Centretown residents target cyclists biking on sidewalks

Some Centretown residents are trying to reclaim a small stretch of sidewalk from cyclists who are riding on the sidewalk.

Residents hope signs, pamphlets will convince cyclists to walk their bikes

Some Centretown residents have put up signs asking cyclists to walk their bikes along sidewalks. (Ryan Gibson/CBC)

Some Centretown residents are trying to reclaim a small stretch of sidewalk from cyclists they say are disregarding the rules by riding on the sidewalk. 

People living along on Argyle Avenue near O'Connor Street hope a new awareness campaign will encourage cyclists to walk their bikes instead.

Sue Harris, who lives in a condominium at 160 Argyle Ave., said she's sometimes nearly run over by cyclists she doesn't see coming.

"Every day when I take my dog out for a walk, because it's a one-way street I usually just look left, and sometimes there's people on bikes coming down the sidewalk, almost running my dog and myself over," she said.

'It's getting worse,' resident says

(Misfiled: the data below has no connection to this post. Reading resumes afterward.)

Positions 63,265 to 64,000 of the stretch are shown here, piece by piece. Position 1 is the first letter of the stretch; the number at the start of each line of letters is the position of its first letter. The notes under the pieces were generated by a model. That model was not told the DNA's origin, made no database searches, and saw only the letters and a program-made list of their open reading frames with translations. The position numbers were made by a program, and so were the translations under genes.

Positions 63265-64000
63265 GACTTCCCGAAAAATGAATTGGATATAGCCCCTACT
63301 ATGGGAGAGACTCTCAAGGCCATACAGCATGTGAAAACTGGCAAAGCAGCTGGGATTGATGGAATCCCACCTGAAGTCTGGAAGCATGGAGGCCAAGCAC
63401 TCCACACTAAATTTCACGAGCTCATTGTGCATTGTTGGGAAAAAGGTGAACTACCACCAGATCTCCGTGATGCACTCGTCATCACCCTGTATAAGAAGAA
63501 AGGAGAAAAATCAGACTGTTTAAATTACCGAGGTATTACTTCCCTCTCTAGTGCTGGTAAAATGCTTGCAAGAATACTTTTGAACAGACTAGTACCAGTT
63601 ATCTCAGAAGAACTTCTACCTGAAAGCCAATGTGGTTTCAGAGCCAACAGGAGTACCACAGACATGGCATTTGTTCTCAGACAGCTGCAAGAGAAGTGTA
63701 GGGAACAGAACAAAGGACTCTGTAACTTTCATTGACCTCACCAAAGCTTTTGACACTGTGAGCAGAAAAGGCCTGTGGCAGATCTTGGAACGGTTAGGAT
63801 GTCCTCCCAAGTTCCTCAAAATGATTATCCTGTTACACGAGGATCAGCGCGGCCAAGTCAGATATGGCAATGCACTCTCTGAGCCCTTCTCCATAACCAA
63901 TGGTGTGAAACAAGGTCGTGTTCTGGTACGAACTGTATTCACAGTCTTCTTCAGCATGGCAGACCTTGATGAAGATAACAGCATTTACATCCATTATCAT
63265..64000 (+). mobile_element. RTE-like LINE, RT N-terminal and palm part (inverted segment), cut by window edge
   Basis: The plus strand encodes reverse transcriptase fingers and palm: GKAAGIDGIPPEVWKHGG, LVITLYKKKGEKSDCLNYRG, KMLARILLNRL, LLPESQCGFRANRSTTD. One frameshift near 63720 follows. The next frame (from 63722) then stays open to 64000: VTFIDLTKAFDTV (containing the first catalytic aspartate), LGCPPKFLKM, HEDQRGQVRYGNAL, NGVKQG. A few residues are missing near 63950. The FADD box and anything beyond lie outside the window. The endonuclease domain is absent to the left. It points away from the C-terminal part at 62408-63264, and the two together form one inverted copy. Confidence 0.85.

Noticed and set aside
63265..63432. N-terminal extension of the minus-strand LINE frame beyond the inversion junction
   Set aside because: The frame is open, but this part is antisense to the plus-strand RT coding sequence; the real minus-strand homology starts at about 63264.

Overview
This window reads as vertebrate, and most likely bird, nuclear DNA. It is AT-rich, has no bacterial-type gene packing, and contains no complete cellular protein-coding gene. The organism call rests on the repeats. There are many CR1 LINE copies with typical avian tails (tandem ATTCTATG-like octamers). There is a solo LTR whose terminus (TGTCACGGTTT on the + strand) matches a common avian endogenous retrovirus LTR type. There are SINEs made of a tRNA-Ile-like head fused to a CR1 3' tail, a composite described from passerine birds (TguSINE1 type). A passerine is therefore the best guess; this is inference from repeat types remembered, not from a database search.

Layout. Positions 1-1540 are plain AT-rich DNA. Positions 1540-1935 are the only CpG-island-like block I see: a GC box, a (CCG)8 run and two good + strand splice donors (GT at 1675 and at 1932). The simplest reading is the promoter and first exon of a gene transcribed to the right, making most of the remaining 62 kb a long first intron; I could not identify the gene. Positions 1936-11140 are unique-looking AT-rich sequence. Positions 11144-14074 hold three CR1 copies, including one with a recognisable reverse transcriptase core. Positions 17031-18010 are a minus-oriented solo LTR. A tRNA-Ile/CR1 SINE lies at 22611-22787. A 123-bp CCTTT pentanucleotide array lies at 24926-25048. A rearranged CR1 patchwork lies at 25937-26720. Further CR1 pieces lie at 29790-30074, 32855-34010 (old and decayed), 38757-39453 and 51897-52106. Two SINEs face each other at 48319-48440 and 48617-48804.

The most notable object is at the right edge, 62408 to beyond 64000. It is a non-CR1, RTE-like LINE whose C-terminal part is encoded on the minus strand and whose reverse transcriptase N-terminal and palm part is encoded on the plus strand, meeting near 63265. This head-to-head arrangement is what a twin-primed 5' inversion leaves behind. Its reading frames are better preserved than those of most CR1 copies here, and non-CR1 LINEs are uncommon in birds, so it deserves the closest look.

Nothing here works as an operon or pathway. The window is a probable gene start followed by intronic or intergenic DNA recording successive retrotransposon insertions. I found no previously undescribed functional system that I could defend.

A man who has lived in the neighbourhood for some time came up with the awareness initiative.

"We've noticed lately though that it's getting worse," said Bill Brown, who's lived at the Windsor Arms Apartments on Argyle Avenue for 30 years.

"I'm a cyclist, I have been my whole life, so I'm thrilled there are more people biking, but not on our sidewalk."

During the Monday afternoon commute, Brown and dozens of other families took to the sidewalks with large rectangular signs that read, "Please walk your bike." The signs have now been installed along Argyle Avenue.

Children drew messages in chalk along the sidewalks and parents used the opportunity to engage cyclists about their concerns.

Ottawa police officers handed out lights, reflective bands and pamphlets about safe cycling habits. 

"It's a real soft approach we're taking," Brown said. "We think that if cyclists know that kids live here, elderly people, disabled people, they'll not ride their bikes on our sidewalk."

Brown said the issue came to a head when the Beaver Barracks affordable housing project opened in the area. It's now home to dozens of children.